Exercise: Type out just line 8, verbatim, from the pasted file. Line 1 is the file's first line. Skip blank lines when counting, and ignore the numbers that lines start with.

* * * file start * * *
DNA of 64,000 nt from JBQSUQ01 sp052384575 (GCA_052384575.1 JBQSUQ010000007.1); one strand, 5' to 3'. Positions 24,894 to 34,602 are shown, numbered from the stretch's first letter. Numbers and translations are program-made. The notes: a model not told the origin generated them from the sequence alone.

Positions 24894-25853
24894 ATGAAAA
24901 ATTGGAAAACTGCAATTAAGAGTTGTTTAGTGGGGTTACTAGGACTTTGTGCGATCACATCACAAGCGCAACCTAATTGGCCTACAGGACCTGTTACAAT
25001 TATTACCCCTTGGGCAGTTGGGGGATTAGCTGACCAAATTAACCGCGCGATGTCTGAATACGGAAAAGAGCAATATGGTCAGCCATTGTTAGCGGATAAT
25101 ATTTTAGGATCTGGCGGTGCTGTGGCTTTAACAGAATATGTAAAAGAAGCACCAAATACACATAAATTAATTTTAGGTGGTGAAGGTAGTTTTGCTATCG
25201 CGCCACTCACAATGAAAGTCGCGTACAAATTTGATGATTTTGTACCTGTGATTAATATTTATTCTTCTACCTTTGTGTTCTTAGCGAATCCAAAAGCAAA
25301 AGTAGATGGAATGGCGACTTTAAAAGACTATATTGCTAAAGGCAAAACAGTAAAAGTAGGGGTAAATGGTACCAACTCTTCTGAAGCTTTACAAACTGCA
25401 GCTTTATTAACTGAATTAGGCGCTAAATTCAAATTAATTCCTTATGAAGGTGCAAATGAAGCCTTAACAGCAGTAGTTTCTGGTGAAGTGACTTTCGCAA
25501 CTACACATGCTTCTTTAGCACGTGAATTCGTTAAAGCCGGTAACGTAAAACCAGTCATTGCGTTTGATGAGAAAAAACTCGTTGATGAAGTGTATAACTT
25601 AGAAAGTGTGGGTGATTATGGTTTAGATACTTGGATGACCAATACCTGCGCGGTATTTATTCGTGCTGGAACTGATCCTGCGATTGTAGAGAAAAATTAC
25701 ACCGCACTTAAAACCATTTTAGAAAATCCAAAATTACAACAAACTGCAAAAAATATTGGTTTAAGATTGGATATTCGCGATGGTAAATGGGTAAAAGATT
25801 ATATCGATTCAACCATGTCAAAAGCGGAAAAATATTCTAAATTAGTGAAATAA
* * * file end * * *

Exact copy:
25301 AGTAGATGGAATGGCGACTTTAAAAGACTATATTGCTAAAGGCAAAACAGTAAAAGTAGGGGTAAATGGTACCAACTCTTCTGAAGCTTTACAAACTGCA